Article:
Monica Graham-Clark (pictured) has held a handful of roles at Legal Aid over her 24 year tenure, but she currently works with our Health Law Unit as an outreach paralegal, and part-time as a domestic violence victims navigator in our Decatur office.
Often when our clients come to us — especially our domestic violence clients — they are in a state of crisis. Our lawyers can help get protective orders, divorces, and address custody issues. But often domestic violence survivors need the basics — safe shelter, food, daycare, and assistance finding jobs and building financial security. That’s where advocates like Monica come in. She helps survivors find the resources they need, when they don’t have the bandwidth to search for themselves.
Because of what our clients are going through, some people just want to know where to start. Taking that first step is sometimes insurmountable. But if they can get the legal matter handled and those components taken care of, then they just need somebody pointing them in the right direction [for resources]. And that, 9 times out of 10, is what the clients are grateful for. After they’ve dealt with so much, it’s empowering having that control to direct their own path.
Monica’s background is in social work, and she says this comes in handy when she works with Legal Aid’s clients. She says, “Oftentimes, you come at it from a different perspective with the client, and I think they notice that — the fact that you are person-centered, and not so much looking at their legal matters, but trying to find resources that can help a client get their life back on track. It’s a good feeling for me.”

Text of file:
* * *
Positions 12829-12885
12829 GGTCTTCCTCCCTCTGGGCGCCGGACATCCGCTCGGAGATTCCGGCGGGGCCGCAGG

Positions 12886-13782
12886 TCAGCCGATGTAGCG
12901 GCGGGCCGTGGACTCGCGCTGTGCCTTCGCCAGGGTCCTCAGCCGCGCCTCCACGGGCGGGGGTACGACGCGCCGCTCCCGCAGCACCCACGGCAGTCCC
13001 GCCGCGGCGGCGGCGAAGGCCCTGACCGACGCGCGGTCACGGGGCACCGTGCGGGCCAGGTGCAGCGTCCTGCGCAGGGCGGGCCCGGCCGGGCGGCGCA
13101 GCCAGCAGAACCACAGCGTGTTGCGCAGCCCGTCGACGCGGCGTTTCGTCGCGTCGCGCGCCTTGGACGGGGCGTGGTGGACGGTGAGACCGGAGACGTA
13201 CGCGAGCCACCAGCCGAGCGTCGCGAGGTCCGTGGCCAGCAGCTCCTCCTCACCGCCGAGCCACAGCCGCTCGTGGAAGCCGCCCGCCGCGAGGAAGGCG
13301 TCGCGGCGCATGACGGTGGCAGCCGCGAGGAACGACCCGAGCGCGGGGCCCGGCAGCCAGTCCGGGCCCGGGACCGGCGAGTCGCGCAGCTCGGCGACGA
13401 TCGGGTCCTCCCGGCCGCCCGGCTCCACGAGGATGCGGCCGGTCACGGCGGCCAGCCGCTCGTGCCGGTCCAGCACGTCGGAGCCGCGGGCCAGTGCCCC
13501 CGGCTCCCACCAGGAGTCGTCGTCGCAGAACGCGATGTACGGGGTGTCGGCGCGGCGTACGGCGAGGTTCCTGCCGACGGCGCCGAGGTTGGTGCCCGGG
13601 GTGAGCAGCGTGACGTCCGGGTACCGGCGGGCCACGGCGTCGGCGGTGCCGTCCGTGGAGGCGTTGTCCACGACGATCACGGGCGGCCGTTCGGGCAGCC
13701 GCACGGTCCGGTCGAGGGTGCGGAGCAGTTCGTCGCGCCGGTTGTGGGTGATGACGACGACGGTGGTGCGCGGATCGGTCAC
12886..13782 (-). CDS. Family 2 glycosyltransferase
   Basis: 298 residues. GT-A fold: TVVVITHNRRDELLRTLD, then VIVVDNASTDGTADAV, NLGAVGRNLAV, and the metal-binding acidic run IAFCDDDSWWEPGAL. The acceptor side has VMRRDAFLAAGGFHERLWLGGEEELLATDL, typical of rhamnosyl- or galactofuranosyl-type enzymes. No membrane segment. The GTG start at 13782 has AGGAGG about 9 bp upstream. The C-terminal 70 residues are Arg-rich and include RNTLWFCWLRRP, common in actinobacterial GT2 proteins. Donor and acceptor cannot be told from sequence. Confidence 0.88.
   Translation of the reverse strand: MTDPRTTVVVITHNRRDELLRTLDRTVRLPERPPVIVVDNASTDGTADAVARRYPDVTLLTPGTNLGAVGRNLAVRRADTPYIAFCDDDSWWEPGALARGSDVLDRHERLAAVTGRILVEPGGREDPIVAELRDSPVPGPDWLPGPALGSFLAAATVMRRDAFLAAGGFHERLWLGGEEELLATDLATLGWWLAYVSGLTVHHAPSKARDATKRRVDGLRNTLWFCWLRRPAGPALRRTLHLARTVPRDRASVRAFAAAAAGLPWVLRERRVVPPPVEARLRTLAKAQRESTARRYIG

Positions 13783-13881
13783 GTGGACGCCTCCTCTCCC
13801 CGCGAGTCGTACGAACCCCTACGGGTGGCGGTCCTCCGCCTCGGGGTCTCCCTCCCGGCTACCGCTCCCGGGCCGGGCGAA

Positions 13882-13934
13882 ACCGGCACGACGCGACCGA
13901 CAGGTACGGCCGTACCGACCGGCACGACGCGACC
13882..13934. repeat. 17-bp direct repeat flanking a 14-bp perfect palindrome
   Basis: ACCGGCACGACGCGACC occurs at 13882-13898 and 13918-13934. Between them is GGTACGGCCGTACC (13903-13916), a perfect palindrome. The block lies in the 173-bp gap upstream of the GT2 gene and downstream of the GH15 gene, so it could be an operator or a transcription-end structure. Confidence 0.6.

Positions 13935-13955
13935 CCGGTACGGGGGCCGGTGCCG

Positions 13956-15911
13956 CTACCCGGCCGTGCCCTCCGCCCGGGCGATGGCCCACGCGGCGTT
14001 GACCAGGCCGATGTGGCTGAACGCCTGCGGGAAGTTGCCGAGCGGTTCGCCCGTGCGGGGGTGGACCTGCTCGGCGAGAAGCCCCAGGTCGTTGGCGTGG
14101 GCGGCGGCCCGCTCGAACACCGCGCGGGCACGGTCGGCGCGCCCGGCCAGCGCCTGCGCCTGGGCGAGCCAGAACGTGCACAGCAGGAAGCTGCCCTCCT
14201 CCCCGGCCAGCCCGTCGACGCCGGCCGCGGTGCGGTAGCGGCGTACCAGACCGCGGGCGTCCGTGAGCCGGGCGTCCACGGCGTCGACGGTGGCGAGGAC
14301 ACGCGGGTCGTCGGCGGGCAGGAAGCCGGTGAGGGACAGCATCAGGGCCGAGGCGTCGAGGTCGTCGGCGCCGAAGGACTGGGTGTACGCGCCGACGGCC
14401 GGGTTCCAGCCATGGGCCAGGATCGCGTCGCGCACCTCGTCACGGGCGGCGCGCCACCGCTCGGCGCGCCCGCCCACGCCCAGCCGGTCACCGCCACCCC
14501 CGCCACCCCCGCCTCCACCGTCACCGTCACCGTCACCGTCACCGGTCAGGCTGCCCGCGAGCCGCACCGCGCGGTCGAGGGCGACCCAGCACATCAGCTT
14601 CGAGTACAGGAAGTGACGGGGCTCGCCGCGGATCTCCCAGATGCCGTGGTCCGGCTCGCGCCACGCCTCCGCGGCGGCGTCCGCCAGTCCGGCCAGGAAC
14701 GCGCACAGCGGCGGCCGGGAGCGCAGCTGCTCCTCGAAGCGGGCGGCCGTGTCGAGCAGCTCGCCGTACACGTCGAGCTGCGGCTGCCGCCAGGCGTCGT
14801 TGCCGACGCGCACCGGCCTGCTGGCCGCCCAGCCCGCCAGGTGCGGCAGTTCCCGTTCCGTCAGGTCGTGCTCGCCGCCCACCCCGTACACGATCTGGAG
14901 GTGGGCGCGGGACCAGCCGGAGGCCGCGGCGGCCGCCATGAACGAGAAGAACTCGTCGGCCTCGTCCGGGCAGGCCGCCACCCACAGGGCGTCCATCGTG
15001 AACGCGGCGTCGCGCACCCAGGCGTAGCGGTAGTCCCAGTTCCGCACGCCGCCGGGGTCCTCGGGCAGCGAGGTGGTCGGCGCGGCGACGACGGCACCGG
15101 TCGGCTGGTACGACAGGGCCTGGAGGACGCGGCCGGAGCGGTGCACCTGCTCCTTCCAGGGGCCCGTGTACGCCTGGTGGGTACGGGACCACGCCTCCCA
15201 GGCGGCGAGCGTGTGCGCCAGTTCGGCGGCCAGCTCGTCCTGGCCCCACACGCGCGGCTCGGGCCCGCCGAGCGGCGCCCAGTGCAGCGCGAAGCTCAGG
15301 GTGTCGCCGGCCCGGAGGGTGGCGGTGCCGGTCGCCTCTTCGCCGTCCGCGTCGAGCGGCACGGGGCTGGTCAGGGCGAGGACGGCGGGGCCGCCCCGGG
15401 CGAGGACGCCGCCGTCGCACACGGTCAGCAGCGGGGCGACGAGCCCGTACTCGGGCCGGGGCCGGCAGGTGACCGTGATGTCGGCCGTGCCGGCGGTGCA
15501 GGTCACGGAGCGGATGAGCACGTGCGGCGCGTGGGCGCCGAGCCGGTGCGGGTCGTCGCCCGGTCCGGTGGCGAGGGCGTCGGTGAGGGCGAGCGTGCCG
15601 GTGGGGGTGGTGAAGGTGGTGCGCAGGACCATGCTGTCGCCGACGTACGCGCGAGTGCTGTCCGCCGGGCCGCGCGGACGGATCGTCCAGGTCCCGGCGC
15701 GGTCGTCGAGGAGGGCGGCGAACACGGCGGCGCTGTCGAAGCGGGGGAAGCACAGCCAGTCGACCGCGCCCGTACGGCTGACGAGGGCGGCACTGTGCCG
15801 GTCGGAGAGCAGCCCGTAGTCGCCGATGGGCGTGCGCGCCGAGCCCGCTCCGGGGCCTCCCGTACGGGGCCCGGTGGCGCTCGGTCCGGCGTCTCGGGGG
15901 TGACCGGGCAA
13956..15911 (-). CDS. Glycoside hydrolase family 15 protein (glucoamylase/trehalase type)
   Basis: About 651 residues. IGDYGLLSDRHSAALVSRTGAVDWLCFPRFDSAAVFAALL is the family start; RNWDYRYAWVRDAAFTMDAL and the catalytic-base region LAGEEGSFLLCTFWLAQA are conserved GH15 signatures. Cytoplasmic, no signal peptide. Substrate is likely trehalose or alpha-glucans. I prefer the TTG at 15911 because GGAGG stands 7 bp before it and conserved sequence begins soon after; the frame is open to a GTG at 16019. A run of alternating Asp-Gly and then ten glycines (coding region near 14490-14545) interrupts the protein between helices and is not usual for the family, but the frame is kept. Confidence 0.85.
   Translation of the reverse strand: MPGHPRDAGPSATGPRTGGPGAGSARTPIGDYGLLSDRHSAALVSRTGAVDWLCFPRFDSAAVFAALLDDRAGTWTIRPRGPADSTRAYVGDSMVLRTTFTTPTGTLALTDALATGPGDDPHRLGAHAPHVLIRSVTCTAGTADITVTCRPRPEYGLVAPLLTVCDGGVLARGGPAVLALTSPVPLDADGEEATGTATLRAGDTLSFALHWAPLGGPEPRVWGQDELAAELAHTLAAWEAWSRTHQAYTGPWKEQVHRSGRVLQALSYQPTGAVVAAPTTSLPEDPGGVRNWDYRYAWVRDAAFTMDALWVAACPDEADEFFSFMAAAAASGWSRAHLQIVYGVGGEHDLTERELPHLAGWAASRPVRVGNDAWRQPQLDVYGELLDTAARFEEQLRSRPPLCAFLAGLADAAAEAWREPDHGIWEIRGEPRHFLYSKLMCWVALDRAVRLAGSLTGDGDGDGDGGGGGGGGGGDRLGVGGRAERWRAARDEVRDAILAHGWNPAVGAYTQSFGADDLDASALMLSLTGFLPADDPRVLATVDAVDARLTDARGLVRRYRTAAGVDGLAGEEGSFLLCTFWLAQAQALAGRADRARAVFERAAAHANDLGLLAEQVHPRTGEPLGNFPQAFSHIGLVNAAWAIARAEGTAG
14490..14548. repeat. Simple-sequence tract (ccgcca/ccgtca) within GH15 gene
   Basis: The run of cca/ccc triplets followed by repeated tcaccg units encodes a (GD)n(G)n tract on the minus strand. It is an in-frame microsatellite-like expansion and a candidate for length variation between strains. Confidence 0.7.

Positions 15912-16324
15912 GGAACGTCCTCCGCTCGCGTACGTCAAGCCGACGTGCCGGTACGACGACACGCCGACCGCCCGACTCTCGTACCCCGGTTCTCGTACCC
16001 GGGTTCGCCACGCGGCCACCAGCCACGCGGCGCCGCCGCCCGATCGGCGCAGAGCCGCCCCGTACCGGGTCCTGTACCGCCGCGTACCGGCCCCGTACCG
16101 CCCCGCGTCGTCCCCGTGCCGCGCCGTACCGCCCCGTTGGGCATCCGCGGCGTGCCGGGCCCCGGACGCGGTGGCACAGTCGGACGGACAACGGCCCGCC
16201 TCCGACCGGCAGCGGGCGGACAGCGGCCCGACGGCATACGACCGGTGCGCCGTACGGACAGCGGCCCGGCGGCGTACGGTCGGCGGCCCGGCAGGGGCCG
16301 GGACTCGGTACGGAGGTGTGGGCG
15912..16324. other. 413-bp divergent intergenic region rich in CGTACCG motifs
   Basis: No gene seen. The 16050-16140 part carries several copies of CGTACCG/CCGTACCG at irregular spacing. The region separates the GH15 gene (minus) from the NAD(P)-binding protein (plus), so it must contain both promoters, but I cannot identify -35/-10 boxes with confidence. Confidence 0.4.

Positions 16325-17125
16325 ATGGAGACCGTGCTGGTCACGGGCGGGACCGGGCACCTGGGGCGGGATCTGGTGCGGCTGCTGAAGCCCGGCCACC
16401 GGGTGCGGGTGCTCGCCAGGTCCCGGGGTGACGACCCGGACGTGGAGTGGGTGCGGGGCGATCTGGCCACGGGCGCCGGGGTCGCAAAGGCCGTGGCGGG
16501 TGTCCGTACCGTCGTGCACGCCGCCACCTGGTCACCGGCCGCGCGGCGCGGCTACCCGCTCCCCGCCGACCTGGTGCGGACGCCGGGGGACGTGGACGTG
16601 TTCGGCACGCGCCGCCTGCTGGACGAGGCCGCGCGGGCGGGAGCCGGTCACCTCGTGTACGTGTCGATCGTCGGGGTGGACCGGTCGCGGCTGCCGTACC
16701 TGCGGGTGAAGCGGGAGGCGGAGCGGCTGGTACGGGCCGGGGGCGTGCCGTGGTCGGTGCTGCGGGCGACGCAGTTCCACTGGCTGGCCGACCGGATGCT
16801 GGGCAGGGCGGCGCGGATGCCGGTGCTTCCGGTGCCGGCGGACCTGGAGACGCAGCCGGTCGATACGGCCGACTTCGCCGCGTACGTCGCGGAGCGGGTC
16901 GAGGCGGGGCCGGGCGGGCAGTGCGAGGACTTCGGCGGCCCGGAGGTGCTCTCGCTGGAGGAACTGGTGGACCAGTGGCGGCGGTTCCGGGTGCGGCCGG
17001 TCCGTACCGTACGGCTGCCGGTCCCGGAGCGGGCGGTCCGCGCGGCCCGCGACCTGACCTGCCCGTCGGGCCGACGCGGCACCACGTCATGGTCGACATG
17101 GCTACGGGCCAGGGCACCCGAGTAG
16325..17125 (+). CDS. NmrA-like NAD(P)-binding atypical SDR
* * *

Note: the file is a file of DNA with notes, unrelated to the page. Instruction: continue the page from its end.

In survival mode, it can be hard to even know what resources you need. Monica helps with that. She provides a list of things they might need, so that her clients know everything available to them. Recently, one of Monica’s clients realized in their consultation that she’d like to get counseling, to start recovering from the abuse she suffered. Monica collected all of the client’s parameters to work around — avoiding working hours, and being flexible around her childcare needs. She didn’t have much free time to work with. But Monica was able to find some local and virtual options, so that she didn’t have to worry about childcare or travel. Monica calls this a “small victory”, and is always glad to help in whatever way she can.
If you or someone you know is suffering from domestic violence, there is help. Some helpful resources are below:
- In Georgia, you can find a domestic violence center in your county on the Georgia Coalition Against Domestic Violence website at GCADV.org.
- You can call their 24-hour statewide hotline at 1-800-334-2836 to talk to a domestic violence advocate. (If you are unsure whether you are experiencing abuse, advocates are available to discuss your situation.)
- You can also contact the National Domestic Violence Hotline. Advocates there are available to talk 24/7 on the phone at 1-800-799-7233 or online at thehotline.org.
- Find more information about your rights and resources on GeorgiaVictimNetwork.org.
Want to learn more about how a lawyer/legal advocate can help stop domestic violence? Visit atlantalegalaid.org/a-lawyer-may-be-the-best-way-to-stop-domestic-violence/